I arrive to the soccer field late. The game has begun, and I use my sleeve to wipe the damp metal bleachers before taking a seat. I glance at the other parents, all of whom are absorbed in either conversation or the soccer game. I spy my daughter warming the bench across the field, exchanging gossip with a friend. I file this mental picture away for later. Maybe it will inspire a short essay about her adventurous spirit, or a poem about waiting and anticipation.
If she’s not paying attention to the game, then I have the excuse I need to pull a sheaf of wrinkled essays from my bag for grading. I slide the stack onto my lap and I write comments in the margins as I glance up every thirty seconds. When my daughter enters the game, I rest my pen, but my mind continues to wander. I remember back to the days when I spent these sitting moments crafting sentences in my head. Now, I make a mental note of how many papers I need to get through in the next sixty minutes to avoid grading until midnight as soccer balls and tan limbs and ponytails blur past, dividing my attention.
Later in the evening, after a seven-point soccer win and a mere three papers graded, I scroll through the twenty-two tabs I left open in my phone’s browser looking for an article I’d saved on time management. The tabs are filled with articles on writing tips, submission opportunities, and literary criticism, but there is always at least one article from a random blog or business magazine designed to help me manage my time better.
I read everything I can find on this topic, but always come to the same conclusion—I’m already pretty good at organized living. I’m no wizard, but my house runs fairly smooth, my class preparation is always complete, and I manage to write the occasional article or essay on deadline. Logistics aren’t the problem, I realize. It’s the lack of headspace and the constant switching from the language of parent to teacher to creative.
Before I began adjunct teaching English Composition and Research Writing, I was able to stare out windows and allow my mind to wander. Now, my mind automatically fills with ideas for the classroom, critical analysis, or a plan to keep up with the required readings. Watching shadows slide across the meadow through my kitchen window feels like a luxury. It is a luxury—one I took for granted until it no longer existed.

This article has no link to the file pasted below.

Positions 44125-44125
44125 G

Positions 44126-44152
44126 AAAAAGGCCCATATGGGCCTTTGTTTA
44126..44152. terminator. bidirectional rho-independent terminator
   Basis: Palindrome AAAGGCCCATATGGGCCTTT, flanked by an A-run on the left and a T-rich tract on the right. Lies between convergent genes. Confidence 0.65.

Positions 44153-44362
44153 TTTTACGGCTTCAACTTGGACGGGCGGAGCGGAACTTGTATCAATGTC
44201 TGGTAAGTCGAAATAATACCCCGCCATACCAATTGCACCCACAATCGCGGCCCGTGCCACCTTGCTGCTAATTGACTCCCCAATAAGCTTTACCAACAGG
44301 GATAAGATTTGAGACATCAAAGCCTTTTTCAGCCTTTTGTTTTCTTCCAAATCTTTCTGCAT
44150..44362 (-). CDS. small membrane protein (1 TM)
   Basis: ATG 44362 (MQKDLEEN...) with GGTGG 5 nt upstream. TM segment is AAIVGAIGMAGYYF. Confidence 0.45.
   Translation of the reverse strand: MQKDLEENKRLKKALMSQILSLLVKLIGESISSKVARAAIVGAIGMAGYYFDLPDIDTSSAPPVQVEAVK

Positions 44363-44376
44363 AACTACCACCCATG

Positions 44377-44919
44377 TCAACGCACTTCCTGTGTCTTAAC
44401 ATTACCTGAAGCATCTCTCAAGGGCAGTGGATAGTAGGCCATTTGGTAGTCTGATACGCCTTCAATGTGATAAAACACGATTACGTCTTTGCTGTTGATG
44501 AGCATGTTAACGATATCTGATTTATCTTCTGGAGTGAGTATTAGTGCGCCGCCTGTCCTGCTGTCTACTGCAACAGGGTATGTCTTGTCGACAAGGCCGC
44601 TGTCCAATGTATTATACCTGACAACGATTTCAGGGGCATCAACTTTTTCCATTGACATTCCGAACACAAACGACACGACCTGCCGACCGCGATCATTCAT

There is time to write, I remind myself. I carve it out of moments and mornings and weekends. But, the space where creative, generative dreaming takes place—often in long stretches of silence—is shoved aside by work that requires me to take action. I must print the papers, grade the essays, attend the soccer game, write the sentences.
In the classroom, I often forget I am a writer. I forget my current work-in-progress and the submissions sitting in editor’s in-boxes. I forget that the lessons I’m teaching have been lessons I’ve learned myself through trial and error. I bring Professor Coyle to the classroom, a teacher intent on making connections between seemingly disparate ideas and subjects, a teacher who wants the skills I teach to transfer into every aspect of my students’ future.
For a time, I thought my role as teacher and as writer were mutually exclusive. But, over time, I realized that I bring my experience and the curiosity of a writer to my students, even if I rarely speak of or think about my own writing in this context. Their ideas, critical thinking skills, and writing are the ones that need encouragement and formation.
When it’s time to indulge in my writing work in the wee hours or on weekends, I often feel Professor Coyle settle into the room with me, too. I rarely, if ever, use my students as material (although it would be terribly satisfying and occasionally juicy). However, the ideas and themes we discuss in class make an appearance in my own writing again and again. As a writer, the classroom is where I subconsciously practice the art of paying attention. This is the true work of an artist – to pay attention and tell about it, just as poet Mary Oliver suggests.
I find that my work as an educator and a writer are symbiotic in nature. Each informs the other even when there appears to be minimal overlap in the required skillset. In the classroom, I teach and practice paying attention. On the page, I tell about what I’ve noticed through my experiences as a teacher. Looking for areas of connection between my roles has kept me from resenting or favoring one over the other. This ability to make connections and see relationships where there appear to be none is the single greatest gift teaching has given me as a writer. I practice it when creating a syllabus, when trying to follow random threads in a freshman’s research paper, when gathering ideas for a story, when writing the story for readers. I believe this has even made me a better parent.
I still inevitably click on every article that promises to help me manage my time better. It’s my particular weakness as a type B person living in a type A world. My schedule can always use tweaking, and I often want more time to write than I actually possess. However, reminding myself that writing and teaching are mutually beneficial to one another limits some of this frustration.
When I see how much richer and more connected teaching makes my writing, I know that for now, I need it. I need to sit at the soccer field with a lap full of essays taking mental snapshots of my daughter for my own essay later.